- The Commission’s proposal for a Digital Services Act (DSA) is a first step towards a more robust framework for online marketplaces, according to TIE.
- The future rules for online marketplaces need to go much further in closing the loopholes that allow online marketplaces to give third party sellers unfettered access to EU consumers
- It is essential that the European Parliament and Council now build on the Commission’s proposal and make marketplaces responsible for the safety of toys they are enabling to be sold in the EU.
Toy Industries of Europe (TIE) welcomes the Commission’s proposal for a Digital Services Act as a first step towards a safer online shopping experience for EU consumers.
It’s great that the proposal aims to strengthen seller identification requirements and seeks to harmonise notice and takedown procedures. This will make it easier to react once dangerous products are discovered.
Unfortunately, the proposal doesn’t go far enough in stopping unsafe goods being sold in the first place. Nor does it address the problem of dangerous products that have been taken down re-appearing in identical listings from other sellers or on other platforms.
TIE’s report into the sale of toys via online marketplaces showed just how easy it is for dangerous toys to reach consumers via marketplaces. A massive 97% of the toys we bought did not comply with EU toy safety rules. This highlights that reactive measures alone are not enough to protect children’s safety.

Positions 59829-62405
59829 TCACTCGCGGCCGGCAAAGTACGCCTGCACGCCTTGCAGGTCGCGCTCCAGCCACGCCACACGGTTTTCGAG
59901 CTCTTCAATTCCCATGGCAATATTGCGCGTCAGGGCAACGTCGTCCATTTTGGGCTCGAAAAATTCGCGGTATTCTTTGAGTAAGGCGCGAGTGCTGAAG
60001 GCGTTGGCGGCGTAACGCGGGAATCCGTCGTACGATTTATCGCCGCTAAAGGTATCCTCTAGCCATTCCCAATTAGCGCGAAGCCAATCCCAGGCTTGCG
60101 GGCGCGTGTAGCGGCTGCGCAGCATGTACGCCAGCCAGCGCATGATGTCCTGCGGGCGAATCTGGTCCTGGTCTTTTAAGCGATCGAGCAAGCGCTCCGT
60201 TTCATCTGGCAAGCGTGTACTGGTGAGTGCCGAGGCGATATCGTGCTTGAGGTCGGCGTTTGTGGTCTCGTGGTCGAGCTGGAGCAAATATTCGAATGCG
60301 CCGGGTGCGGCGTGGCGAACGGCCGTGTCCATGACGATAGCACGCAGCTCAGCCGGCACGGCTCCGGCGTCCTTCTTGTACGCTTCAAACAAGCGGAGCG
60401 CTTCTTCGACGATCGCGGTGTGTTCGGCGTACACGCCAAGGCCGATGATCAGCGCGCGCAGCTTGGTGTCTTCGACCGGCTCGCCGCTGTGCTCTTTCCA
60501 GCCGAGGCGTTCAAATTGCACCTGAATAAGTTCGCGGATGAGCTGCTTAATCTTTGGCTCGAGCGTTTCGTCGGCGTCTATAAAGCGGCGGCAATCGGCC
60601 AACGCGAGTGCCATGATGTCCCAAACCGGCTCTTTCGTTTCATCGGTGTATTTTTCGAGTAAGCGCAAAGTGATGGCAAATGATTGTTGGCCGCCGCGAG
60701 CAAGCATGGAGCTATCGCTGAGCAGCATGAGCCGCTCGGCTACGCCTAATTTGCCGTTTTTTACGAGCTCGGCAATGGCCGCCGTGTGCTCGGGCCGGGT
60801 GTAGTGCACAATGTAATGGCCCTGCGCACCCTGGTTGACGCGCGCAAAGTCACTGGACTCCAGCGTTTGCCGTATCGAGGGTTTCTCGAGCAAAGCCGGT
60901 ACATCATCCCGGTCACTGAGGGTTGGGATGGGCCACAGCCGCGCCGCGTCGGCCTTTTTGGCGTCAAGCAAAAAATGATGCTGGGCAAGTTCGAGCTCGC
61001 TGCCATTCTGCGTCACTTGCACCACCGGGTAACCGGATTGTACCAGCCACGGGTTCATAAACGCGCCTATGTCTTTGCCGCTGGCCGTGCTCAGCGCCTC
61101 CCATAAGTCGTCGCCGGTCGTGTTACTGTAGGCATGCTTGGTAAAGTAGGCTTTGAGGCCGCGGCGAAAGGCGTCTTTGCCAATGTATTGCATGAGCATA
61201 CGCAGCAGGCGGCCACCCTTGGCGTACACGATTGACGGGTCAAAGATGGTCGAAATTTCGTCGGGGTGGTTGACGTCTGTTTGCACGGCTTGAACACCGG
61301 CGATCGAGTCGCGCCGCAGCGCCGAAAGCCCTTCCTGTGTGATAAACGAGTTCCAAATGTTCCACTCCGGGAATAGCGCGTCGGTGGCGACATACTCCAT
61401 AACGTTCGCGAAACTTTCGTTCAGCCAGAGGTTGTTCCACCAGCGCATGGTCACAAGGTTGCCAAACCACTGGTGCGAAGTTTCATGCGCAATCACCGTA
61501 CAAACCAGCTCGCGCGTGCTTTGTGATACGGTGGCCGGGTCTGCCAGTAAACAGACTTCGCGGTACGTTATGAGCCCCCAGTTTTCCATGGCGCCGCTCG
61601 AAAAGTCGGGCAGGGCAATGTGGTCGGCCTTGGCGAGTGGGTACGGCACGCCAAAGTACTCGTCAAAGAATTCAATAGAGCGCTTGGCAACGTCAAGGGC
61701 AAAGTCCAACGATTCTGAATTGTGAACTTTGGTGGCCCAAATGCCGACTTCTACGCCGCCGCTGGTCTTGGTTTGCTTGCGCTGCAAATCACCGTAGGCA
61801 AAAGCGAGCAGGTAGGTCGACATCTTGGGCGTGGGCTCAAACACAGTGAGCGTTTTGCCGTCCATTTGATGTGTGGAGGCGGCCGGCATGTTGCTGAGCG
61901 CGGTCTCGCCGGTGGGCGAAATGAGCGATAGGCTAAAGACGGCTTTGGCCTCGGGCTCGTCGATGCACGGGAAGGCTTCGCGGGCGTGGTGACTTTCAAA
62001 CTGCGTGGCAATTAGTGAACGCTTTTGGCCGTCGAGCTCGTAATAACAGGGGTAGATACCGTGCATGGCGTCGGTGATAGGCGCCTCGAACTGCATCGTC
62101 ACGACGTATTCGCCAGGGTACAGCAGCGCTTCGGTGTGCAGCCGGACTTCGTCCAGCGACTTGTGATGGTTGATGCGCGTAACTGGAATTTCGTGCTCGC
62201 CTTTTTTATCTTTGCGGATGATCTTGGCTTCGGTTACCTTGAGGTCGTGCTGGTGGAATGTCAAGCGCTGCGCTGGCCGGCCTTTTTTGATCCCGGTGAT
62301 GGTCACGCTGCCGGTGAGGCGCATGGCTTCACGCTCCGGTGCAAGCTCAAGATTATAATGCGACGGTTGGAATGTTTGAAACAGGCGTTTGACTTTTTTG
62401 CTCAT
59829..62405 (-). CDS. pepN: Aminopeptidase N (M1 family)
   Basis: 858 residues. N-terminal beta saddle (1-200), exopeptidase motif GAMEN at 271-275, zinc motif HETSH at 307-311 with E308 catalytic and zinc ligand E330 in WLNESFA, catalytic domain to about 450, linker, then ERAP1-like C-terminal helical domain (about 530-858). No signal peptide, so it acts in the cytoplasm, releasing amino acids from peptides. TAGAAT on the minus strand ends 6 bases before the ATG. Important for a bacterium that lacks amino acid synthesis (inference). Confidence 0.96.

The DSA is a unique opportunity to introduce futureproof measures that give marketplaces responsibilities to stop dangerous products from entering the EU via their platforms. Such measures are vital when it comes to protecting children from unsafe toys.
As the proposal moves to the next stage of the decision making process, we urge Members of the European Parliament and national governments to make sure that the DSA truly strengthens the protection of children’s safety.
Quote, Catherine Van Reeth, Director General
TIE is glad the Commission agrees that a toy bought online should be as safe as one bought in a bricks and mortar shop. The DSA proposal is a first step towards achieving this, but sadly doesn’t go far enough. Marketplaces must be given more responsibilities to prevent third-party sellers from using their platforms to sell dangerous toys to EU consumers. We urge the European Council and Parliament to now build on the proposal to create a truly modern rule book for the online space. Marketplaces – who benefit from the sales they facilitate – must take on some responsibility in protecting children from dangerous toys entering the EU.